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Retryable Writes

New in version 3.6.

Retryable writes allow MongoDB drivers to automatically retry certain write operations a single time if they encounter network errors, or if they cannot find a healthy primary in the replica sets or sharded cluster. [1]

Retryable writes have the following requirements:

Supported Deployment Topologies
Retryable writes require a replica set or sharded cluster, and do not support standalone instances.
Supported Storage Engine
Retryable writes require a storage engine supporting document-level locking, such as the WiredTiger or in-memory storage engines.
3.6+ MongoDB Drivers

Clients require MongoDB drivers updated for MongoDB 3.6 or greater:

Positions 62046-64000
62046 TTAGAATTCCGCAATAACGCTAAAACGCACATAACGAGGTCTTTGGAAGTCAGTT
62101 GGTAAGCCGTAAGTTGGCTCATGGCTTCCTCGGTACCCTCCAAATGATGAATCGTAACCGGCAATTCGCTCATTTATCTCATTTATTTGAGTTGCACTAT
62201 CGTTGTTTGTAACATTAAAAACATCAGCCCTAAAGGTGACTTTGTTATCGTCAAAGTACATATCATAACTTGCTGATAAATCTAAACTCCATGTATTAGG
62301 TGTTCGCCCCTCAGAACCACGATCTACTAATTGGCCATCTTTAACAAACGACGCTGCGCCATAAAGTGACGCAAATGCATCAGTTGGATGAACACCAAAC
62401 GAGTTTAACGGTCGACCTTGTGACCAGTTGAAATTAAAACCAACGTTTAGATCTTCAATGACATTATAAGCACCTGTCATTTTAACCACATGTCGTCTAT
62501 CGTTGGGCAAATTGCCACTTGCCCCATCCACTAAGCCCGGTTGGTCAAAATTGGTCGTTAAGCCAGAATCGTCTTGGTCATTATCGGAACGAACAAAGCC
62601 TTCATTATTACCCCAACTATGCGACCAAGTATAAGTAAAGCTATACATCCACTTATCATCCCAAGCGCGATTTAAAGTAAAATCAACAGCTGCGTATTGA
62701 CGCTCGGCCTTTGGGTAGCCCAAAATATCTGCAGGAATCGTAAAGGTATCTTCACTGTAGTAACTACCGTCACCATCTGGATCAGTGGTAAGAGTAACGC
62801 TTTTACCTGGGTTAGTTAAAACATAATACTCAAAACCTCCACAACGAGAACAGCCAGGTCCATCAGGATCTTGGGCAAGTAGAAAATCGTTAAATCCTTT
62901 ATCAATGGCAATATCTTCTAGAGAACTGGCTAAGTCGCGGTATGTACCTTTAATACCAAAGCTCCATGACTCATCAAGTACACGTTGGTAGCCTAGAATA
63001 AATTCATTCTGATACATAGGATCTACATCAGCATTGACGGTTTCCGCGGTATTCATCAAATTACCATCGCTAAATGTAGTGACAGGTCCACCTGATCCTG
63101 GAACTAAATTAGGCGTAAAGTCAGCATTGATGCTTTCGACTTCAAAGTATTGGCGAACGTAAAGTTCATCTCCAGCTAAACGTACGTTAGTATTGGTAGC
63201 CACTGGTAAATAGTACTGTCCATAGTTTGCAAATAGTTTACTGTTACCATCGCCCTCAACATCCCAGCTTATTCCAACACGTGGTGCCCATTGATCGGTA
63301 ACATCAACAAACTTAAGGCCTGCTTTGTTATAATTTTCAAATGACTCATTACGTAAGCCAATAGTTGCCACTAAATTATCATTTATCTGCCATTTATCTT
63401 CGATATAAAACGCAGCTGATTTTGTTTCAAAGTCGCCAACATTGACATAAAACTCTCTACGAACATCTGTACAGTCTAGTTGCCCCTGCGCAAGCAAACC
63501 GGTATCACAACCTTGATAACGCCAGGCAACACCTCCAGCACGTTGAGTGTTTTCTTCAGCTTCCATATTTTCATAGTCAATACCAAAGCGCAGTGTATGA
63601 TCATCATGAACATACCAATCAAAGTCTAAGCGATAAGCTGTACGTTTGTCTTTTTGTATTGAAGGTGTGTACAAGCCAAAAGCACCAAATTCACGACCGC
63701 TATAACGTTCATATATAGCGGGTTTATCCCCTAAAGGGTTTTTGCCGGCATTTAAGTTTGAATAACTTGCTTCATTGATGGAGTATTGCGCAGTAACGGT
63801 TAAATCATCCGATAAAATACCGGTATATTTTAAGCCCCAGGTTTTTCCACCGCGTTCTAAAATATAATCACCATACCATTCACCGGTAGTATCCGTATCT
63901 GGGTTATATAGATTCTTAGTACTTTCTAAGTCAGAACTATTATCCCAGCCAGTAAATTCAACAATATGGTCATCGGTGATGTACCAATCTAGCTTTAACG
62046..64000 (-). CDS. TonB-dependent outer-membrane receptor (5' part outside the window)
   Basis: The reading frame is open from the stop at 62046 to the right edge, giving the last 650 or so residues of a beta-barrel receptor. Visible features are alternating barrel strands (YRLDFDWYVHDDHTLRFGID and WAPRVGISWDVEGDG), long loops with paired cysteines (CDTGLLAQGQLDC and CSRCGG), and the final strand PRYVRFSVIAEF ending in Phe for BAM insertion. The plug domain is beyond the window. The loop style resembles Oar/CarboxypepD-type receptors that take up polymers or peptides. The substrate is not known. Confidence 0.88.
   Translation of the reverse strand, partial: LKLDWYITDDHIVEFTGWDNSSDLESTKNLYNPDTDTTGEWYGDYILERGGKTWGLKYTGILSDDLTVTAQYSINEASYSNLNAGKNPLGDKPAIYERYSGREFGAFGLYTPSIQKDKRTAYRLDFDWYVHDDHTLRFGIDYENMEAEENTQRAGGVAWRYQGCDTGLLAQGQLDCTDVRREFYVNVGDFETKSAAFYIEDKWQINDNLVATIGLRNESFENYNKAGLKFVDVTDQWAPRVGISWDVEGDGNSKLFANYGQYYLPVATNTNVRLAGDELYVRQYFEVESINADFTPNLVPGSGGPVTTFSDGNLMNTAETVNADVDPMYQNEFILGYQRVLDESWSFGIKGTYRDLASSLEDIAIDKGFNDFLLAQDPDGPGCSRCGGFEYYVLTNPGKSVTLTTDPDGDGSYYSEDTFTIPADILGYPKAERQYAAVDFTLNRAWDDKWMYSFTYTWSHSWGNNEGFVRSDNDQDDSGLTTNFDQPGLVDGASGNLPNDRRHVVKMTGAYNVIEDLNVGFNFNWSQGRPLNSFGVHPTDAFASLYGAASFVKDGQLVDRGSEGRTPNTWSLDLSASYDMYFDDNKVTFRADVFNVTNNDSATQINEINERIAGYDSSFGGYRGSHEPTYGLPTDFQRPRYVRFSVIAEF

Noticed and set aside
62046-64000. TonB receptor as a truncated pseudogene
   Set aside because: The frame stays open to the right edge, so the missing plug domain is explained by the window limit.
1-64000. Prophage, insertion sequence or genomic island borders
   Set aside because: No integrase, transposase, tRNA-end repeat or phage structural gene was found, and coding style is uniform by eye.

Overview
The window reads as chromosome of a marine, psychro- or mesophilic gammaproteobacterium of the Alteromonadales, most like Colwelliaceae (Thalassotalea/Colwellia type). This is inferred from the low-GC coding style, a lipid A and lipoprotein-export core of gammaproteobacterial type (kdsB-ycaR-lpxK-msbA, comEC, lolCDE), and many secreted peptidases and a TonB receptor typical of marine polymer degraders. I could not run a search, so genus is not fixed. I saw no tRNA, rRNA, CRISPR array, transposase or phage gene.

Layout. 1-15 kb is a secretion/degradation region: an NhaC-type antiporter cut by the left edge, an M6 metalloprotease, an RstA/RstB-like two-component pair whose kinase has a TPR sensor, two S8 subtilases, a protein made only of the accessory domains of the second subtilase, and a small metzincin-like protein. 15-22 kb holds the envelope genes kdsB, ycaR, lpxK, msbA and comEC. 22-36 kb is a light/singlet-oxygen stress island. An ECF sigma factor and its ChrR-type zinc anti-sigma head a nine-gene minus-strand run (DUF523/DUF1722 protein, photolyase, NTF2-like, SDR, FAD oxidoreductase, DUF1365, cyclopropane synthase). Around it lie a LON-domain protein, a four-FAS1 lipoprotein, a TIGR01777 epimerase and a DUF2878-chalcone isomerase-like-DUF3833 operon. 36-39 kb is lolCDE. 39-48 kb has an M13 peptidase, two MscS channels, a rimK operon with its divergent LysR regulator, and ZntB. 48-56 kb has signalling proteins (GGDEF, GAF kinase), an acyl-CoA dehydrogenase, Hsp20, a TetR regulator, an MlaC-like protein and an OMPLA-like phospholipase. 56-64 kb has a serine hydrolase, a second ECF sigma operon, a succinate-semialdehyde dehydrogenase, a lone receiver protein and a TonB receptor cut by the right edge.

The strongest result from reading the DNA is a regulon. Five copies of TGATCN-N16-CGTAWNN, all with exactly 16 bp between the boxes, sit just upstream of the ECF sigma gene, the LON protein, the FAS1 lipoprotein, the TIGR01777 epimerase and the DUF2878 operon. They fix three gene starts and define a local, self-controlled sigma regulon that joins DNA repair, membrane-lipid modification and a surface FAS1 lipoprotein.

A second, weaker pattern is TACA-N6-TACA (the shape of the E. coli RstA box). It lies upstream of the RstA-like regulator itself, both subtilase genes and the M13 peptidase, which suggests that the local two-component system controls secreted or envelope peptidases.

Java 3.6+

Python 3.6+

C 1.9+

C# 2.5+

Node 3.0+

Ruby 2.5+

Perl 2.0+

PHPC 1.4+

Scala 2.2+

MongoDB Version
The MongoDB version of every node in the cluster must be 3.6 or greater, and the featureCompatibilityVersion of each node in the cluster must be 3.6 or greater. See setFeatureCompatibilityVersion for more information on the featureCompatibilityVersion flag.
Write Acknowledgment
Write operations issued with a Write Concern of 0 are not retryable.

New in version 4.0.

The transaction commit and abort operations are retryable write operations. If the commit operation or the abort operation encounters an error, MongoDB drivers retry the operation a single time regardless of whether retryWrites is set to false.

The write operations inside the transaction are not individually retryable, regardless of value of retryWrites.